NASA’s Dawn spacecraft is one that we don’t hear from very often these days, mainly because it spent seven years on its way to dwarf planet Ceres and it’s been (very) slowly getting closer to the object ever since it arrived in 2015. The spacecraft has already delivered some interesting views of Ceres, but the latest batch of photos are its best and most detailed yet.

The images are incredibly detailed thanks to the extremely low orbit of Dawn at the time the photos were snapped. They show some of Ceres most interesting features, including large craters and a few geographical oddities that thus far remain unexplained.

As NASA explains, Dawn’s lowest altitude in the years since it arrived at the dwarf planet was a comfortable 240 miles. That is, before the spacecraft began its most daring orbit ever, wrapping around the planet at an altitude of just 22 miles. At this incredibly close distance, Dawn was able to capture photos of Ceres with some seriously stunning detail.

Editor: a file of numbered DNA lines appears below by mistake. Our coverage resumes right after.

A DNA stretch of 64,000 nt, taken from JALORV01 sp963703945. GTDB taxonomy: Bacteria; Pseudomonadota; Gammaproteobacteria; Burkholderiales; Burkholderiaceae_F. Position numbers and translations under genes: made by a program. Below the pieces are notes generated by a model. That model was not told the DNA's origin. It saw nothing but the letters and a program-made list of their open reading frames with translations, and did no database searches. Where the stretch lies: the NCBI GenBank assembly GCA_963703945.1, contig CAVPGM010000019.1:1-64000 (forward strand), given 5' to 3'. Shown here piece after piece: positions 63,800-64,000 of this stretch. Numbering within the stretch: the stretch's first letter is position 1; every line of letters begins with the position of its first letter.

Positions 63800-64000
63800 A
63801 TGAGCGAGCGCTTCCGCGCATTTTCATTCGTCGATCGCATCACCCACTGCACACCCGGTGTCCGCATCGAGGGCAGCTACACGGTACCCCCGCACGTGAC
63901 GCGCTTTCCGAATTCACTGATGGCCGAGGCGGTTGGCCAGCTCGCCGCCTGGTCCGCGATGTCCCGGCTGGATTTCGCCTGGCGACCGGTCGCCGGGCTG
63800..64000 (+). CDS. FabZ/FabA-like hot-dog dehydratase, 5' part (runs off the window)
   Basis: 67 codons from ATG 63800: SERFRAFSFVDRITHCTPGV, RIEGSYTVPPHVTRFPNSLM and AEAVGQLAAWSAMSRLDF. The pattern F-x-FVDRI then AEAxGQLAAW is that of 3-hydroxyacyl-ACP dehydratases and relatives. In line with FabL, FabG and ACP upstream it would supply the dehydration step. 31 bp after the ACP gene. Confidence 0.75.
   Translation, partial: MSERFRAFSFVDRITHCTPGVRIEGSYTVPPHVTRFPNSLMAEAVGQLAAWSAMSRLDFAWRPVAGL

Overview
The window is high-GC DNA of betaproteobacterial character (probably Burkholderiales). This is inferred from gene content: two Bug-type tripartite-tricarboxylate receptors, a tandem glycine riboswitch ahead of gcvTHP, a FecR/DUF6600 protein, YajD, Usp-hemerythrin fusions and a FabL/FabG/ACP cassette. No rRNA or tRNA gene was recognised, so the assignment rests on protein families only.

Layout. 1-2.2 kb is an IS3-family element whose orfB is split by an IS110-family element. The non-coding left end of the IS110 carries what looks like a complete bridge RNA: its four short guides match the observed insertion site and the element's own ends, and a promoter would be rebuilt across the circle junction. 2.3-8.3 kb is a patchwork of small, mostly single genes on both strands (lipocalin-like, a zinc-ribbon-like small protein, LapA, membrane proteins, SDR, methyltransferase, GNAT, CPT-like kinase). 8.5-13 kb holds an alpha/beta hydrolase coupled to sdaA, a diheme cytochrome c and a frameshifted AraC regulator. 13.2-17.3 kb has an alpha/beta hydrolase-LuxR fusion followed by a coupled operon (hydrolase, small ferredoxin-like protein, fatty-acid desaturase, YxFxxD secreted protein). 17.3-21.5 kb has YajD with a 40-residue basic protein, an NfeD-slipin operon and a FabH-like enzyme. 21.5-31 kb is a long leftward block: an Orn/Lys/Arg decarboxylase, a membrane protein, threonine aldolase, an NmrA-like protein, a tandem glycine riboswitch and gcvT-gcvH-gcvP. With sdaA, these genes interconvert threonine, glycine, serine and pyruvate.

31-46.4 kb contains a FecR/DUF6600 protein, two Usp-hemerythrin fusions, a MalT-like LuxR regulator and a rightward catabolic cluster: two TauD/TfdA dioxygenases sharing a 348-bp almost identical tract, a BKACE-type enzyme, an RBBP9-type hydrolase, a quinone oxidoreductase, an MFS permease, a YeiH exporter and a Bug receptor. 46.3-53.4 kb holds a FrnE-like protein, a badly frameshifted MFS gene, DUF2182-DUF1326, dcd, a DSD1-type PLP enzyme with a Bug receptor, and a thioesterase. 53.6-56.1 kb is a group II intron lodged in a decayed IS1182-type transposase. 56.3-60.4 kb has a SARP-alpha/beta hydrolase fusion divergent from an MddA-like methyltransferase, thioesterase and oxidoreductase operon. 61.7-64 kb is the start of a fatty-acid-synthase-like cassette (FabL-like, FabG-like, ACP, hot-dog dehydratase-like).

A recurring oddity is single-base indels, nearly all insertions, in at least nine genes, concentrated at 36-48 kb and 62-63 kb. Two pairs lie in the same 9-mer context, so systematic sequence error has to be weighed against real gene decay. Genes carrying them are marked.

“Acquiring these spectacular pictures has been one of the greatest challenges in Dawn’s extraordinary extraterrestrial expedition, and the results are better than we had ever hoped,” Marc Rayman, chief engineer and project manager of the Ceres mission, explains. “Dawn is like a master artist, adding rich details to the otherworldly beauty in its intimate portrait of Ceres.”

Ceres has long dazzled astronomers with its incredible bright spots which scientists now believe to be large carbonate deposits that were exposed due to geological activity. How the spots actually formed is still a topic of debate, but these new images will give scientists additional information from which to form theories.

“The first views of Ceres obtained by Dawn beckoned us with a single, blinding bright spot,” JPL’s Carol Raymond, principal investigator on the Dawn project, said in a statement. “Unraveling the nature and history of this fascinating dwarf planet during the course of Dawn’s extended stay at Ceres has been thrilling, and it is especially fitting that Dawn’s last act will provide rich new data sets to test those theories.”



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